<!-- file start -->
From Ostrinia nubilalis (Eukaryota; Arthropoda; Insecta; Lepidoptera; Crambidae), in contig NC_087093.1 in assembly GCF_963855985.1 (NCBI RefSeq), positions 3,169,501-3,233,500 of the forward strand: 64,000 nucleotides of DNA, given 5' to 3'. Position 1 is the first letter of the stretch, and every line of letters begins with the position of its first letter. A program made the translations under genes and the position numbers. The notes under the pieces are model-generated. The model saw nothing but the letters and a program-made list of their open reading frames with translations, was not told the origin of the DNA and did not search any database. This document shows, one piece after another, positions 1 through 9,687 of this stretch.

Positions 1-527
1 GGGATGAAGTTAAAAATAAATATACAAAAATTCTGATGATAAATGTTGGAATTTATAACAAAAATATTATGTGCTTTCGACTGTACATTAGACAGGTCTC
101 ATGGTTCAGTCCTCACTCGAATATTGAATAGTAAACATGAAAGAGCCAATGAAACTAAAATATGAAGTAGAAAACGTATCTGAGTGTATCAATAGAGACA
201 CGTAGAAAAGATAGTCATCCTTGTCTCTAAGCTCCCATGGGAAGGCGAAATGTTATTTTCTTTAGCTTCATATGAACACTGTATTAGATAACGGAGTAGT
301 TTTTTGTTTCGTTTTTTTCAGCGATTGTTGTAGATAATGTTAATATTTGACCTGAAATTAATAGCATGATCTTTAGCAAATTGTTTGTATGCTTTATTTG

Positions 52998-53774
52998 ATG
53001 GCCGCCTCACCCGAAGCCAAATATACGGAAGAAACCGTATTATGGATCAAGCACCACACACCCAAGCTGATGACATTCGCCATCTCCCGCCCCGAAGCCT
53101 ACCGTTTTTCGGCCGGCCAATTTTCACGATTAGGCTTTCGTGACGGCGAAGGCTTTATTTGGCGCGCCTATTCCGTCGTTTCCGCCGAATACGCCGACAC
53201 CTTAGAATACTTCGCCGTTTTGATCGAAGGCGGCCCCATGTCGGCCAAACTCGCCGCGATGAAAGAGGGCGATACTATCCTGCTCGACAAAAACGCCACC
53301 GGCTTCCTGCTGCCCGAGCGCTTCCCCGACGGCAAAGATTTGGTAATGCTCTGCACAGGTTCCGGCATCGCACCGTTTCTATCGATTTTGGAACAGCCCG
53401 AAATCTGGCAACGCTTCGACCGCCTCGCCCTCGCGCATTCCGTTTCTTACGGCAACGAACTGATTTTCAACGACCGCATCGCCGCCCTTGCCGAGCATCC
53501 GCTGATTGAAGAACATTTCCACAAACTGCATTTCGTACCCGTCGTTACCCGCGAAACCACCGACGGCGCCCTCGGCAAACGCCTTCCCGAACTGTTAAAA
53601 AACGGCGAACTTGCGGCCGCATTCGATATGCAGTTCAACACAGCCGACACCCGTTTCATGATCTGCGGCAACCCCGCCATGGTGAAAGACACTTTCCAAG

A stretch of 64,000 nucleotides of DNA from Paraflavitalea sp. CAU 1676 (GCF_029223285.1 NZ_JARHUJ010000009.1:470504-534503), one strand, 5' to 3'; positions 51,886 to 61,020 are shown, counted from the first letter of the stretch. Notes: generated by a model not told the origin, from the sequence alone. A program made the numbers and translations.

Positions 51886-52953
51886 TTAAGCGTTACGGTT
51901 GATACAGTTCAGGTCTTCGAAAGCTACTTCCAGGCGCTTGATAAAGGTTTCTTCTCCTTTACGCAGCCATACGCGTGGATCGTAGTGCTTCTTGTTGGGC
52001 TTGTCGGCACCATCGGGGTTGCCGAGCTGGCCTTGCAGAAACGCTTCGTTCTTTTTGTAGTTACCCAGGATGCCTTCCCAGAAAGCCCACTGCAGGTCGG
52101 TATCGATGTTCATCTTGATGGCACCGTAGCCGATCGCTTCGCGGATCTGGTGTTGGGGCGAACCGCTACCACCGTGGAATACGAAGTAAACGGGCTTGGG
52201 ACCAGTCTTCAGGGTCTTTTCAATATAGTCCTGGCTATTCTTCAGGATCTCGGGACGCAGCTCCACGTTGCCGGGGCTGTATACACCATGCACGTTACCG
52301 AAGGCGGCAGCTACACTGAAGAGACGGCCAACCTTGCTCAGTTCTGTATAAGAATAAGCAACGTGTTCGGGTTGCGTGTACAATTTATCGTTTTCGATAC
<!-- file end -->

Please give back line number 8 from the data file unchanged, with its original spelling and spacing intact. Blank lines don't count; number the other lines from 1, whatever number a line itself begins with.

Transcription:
52998 ATG